By Stacy M. Brown, NNPA Newswire Senior National Correspondent
In response to a relentless surge in obesity rates nationwide, a powerful alliance of leading consumer advocates, aging experts, and public health groups have introduced the groundbreaking Obesity Bill of Rights for Americans. The initiative, with the National Consumers League (NCL) and the National Council on Aging (NCOA) at its forefront, aims to transform obesity care by enacting significant changes in federal, state, and employer policies.
The Obesity Bill of Rights is the culmination of a yearlong, meticulous fact-finding effort involving experts and communities, marking a crucial turning point in the battle against the United States’ most pervasive and expensive chronic disease. Shockingly, even a decade after the American Medical Association (AMA) classified obesity as a severe disease requiring comprehensive care, it continues to be largely overlooked and untreated.
“Our aim with the Obesity Bill of Rights is to designate quality obesity care as the inherent right of all adults, empowering those with the disease to demand unbiased treatment, regardless of their size or weight,” Sally Greenberg, CEO of the National Consumers League, said in a news release.
Developed in collaboration with leading obesity specialists and backed by nearly 40 national obesity and chronic disease organizations, the Obesity Bill of Rights establishes eight fundamental rights. These rights are designed to ensure that individuals with obesity undergo screening, diagnosis, counseling, and treatment according to medical guidelines, eradicating pervasive weight bias and ageism within the healthcare system.
The staggering statistics surrounding obesity underscore the critical need for this initiative. Presently, only 30 million out of an estimated 108 million adults living with obesity have been diagnosed, and a mere 2% of those eligible for anti-obesity medications have received these treatments. Officials noted in a news release that the consequences of untreated obesity include worsening outcomes for over 230 obesity-related chronic diseases, approximately 400,000 premature deaths annually, and an estimated $1.72 trillion in direct and indirect costs to the U.S. economy.
“These rights collectively ensure that adults with obesity have reliable, accurate information about their disease, respectful and nondiscriminatory care from medical professionals, and insurance that provides access to all treatments deemed appropriate by their health providers,” stated Ramsey Alwin, NCOA President and CEO.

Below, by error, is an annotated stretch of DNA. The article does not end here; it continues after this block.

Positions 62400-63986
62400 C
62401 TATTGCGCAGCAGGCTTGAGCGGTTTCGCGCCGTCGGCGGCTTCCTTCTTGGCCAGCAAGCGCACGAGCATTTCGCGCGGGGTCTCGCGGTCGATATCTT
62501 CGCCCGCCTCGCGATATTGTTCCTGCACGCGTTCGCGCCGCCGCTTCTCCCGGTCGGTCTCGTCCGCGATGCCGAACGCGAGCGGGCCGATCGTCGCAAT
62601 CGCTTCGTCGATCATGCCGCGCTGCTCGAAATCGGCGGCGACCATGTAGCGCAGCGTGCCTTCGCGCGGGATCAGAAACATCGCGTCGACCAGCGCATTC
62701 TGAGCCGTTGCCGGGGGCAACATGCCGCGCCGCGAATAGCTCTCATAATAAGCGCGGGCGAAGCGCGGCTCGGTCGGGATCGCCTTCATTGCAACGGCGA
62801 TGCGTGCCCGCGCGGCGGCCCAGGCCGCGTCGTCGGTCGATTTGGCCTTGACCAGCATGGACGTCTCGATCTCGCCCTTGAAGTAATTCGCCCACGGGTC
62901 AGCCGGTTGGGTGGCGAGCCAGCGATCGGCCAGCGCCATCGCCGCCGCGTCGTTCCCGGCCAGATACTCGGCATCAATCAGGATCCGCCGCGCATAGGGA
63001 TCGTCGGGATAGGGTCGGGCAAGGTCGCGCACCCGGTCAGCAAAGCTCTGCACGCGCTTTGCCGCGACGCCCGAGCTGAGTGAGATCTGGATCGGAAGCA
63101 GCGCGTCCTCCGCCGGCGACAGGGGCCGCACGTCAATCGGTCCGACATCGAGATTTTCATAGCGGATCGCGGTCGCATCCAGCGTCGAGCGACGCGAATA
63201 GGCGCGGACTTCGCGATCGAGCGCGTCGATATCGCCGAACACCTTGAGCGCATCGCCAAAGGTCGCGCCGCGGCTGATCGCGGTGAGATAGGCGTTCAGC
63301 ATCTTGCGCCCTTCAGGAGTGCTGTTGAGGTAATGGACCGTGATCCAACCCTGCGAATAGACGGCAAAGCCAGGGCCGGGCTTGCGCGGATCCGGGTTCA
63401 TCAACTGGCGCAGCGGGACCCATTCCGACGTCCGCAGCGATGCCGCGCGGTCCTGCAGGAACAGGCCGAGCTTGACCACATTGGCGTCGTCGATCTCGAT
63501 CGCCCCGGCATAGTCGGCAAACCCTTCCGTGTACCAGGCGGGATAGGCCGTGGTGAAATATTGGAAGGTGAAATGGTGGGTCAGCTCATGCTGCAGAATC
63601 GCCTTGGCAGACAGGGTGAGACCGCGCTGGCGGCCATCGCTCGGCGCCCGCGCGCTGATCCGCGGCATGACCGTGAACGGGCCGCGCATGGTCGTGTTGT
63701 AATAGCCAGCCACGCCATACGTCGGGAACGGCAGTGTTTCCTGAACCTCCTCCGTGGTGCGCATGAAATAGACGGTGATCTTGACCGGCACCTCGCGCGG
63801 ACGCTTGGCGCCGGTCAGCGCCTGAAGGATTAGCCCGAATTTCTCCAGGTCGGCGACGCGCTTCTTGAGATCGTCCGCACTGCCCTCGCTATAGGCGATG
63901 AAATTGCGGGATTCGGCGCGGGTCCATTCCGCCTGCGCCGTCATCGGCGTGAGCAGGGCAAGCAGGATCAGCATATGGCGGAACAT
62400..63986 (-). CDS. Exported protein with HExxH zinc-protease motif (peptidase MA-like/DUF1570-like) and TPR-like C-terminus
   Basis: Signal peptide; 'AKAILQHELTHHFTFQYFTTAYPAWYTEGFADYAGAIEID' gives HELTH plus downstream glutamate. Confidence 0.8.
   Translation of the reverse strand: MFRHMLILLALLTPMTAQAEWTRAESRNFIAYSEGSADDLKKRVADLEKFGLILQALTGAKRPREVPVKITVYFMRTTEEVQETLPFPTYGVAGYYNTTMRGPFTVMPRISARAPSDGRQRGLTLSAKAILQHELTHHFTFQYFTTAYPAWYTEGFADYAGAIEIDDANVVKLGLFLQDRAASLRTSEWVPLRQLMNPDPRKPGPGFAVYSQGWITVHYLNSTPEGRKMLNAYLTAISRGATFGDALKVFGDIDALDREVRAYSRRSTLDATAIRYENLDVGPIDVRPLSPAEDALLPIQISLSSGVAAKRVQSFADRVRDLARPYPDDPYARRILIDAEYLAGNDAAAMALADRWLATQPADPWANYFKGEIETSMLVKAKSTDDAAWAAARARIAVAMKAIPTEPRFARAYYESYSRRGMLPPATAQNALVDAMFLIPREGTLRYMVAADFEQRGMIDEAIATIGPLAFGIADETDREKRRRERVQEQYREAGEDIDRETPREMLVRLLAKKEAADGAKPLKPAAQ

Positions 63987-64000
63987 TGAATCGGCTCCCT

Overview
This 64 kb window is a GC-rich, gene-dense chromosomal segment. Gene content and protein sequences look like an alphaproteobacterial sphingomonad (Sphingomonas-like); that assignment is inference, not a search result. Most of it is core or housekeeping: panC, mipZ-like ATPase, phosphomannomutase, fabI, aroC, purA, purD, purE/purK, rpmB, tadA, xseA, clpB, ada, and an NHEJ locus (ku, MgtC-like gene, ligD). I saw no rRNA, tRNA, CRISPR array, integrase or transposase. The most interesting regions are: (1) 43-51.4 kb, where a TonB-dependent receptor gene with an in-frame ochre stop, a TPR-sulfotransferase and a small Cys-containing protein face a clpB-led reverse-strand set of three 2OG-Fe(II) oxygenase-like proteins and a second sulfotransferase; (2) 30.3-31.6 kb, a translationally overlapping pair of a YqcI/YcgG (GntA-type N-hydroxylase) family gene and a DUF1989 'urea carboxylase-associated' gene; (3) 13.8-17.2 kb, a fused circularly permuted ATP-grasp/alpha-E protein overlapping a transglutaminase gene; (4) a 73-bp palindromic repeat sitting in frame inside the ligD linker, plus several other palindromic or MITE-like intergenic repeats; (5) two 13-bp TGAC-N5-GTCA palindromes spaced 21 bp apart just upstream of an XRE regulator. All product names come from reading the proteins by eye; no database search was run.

NCL and NCOA have started the Right2ObesityCare grassroots movement to drive the radical change that the Obesity Bill of Rights envisions. Officials said the movement aims to engage individuals with obesity, caregivers, health professionals, community leaders, employers, and a network of obesity and chronic disease organizations to foster the adoption of the Obesity Bill of Rights in clinical settings.
The online hub, http://www.right2obesitycare.org, will serve as the epicenter for mobilizing stakeholders, focusing on national and state policy efforts. Right2ObesityCare will develop national “obesity goals” for fully implementing the Obesity Bill of Rights by December 31, 2029. Plans include regional town halls, workshops, advocacy forums, and meetings with federal and state legislators and regulators.
Additionally, the American Psychological Association (APA) said the health crisis in Black communities are intricately linked to a myriad of societal elements, including but not limited to disparities in stable and affordable housing, income inequality, and limited access to quality education. Each of these factors, individually or collectively, can significantly influence an individual’s chances of leading a longer and healthier life. A complete picture of the obesity epidemic emerges when access to affordable, wholesome food and secure spaces for physical activity is unequal, APA officials noted. Statistics show nearly 48 percent of African American adults are clinically obese, with a detailed breakdown exposing 37.1 percent of affected men and 56.6 percent of women, in contrast to 32.6 percent of whites.
Meanwhile, the Obesity Bill of Rights has garnered initial endorsements from 36 prominent organizations, including the Academy of Nutrition and Dietetics, the American Nurses Association, and the Obesity Action Coalition. The coalition’s efforts have also received support from influential policymakers such as Rep. Brad Wenstrup (R-OH) and Rep. Gwen Moore (D-WI), who are championing the Treat and Reduce Obesity Act (TROA) to expand access to obesity treatments.
“Obesity is a chronic condition – not a personal or moral failing,” Moore asserted. “We need to ensure our health care system treats it as a disease, so that Americans with obesity can access holistic, high-quality care that meets the full spectrum of their needs. I am proud to be a co-lead of the Treat and Reduce Obesity Act, which puts us on a path toward effectively treating obesity, helping create healthier outcomes for Americans and supporting enhanced quality of life for Medicare beneficiaries who need comprehensive care.”